The authors declare no competing interests.

Additional information

Publisher's Note

Springer Nature remains neutral with regard to jurisdictional claims in published maps and institutional affiliations.

Rights and permissions

Open Access This article is licensed under a Creative Commons Attribution 4.0 International License, which permits use, sharing, adaptation, distribution and reproduction in any medium or format, as long as you give appropriate credit to the original author(s) and the source, provide a link to the Creative Commons licence, and indicate if changes were made. The images or other third party material in this article are included in the article's Creative Commons licence, unless indicated otherwise in a credit line to the material. If material is not included in the article's Creative Commons licence and your intended use is not permitted by statutory regulation or exceeds the permitted use, you will need to obtain permission directly from the copyright holder. To view a copy of this licence, visit The Creative Commons Public Domain Dedication waiver ( applies to the data made available in this article, unless otherwise stated in a credit line to the data.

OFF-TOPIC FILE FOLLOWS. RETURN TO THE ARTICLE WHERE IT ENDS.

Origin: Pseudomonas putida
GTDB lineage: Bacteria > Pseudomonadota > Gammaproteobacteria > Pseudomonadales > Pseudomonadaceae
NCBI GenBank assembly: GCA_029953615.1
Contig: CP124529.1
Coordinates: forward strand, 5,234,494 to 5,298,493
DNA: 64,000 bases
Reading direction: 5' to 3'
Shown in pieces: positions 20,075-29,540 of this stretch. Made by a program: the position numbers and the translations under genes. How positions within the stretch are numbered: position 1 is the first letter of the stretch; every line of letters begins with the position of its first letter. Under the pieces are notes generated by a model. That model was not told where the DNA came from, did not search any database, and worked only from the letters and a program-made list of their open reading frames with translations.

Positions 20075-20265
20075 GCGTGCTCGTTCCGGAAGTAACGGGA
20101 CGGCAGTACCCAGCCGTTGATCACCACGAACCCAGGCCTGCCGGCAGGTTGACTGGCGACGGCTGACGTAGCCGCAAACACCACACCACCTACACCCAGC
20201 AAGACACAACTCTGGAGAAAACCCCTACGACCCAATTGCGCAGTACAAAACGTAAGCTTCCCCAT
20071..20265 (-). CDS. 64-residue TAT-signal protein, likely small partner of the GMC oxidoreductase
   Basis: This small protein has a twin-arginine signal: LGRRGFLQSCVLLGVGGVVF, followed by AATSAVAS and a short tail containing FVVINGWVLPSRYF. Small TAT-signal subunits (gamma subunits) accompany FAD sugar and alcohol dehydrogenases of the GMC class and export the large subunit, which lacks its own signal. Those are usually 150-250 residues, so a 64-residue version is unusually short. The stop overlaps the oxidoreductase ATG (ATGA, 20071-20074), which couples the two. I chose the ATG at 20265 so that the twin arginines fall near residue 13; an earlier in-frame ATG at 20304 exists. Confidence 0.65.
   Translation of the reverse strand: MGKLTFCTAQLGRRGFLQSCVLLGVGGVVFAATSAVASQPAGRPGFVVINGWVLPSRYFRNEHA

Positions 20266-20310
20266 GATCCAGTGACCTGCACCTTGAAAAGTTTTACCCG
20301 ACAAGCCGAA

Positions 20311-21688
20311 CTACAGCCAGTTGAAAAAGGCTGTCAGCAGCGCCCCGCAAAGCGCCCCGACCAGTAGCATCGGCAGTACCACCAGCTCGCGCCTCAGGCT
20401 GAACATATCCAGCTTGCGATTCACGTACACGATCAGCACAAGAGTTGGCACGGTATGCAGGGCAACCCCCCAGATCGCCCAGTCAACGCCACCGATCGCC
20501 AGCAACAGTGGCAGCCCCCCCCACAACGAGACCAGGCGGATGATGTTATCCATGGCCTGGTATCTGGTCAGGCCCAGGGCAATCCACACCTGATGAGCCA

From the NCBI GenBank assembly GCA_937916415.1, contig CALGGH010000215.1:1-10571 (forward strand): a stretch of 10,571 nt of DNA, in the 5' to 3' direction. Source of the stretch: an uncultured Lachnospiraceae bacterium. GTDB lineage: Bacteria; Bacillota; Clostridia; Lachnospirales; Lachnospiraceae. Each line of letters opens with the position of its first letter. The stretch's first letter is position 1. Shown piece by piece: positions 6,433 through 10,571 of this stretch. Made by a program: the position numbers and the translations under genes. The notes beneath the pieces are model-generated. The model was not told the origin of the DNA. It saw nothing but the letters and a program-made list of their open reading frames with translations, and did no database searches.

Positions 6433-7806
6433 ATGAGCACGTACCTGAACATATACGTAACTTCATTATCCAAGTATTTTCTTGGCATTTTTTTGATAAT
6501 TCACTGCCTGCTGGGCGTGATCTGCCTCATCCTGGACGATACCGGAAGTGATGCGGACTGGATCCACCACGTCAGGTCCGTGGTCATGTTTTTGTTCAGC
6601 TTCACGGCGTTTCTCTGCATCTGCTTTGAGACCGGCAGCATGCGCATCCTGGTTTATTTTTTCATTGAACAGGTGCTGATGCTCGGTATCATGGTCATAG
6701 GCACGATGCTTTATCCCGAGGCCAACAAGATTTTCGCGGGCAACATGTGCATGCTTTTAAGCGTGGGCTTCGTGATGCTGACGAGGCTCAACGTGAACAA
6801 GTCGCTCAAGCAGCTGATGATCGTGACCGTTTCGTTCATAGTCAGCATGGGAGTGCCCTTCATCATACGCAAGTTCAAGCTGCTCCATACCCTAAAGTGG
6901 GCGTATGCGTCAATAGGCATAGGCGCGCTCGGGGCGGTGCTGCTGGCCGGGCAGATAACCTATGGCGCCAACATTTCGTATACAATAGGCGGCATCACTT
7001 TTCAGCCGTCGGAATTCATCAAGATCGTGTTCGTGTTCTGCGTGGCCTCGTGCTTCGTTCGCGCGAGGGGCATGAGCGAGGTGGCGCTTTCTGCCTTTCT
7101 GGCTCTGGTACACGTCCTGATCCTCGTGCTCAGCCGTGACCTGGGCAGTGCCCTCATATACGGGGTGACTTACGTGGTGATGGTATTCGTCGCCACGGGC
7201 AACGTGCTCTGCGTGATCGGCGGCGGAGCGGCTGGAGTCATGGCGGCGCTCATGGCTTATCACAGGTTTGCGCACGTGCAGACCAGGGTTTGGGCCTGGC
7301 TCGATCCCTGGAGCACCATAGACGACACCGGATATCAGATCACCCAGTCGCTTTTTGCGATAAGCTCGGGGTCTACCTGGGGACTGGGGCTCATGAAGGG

Reprints and Permissions

About this article

Verify currency and authenticity via CrossMark

Cite this article

Hau, HM., Jahn, N., Brunotte, M. et al. Pre-operative ankle-brachial index for cardiovascular risk assessment in simultaneous pancreas–kidney transplant recipients: a simple and elegant strategy!. BMC Surg 21, 156 (2021).

Download citation

  • Received:

  • Accepted:

  • Published:

  • DOI:


  • Simultaneous pancreas kidney transplantation
  • Graft outcome
  • Patient outcome
  • Ankle-brachial index
  • Diabetes mellitus
  • Peripheral arterial disease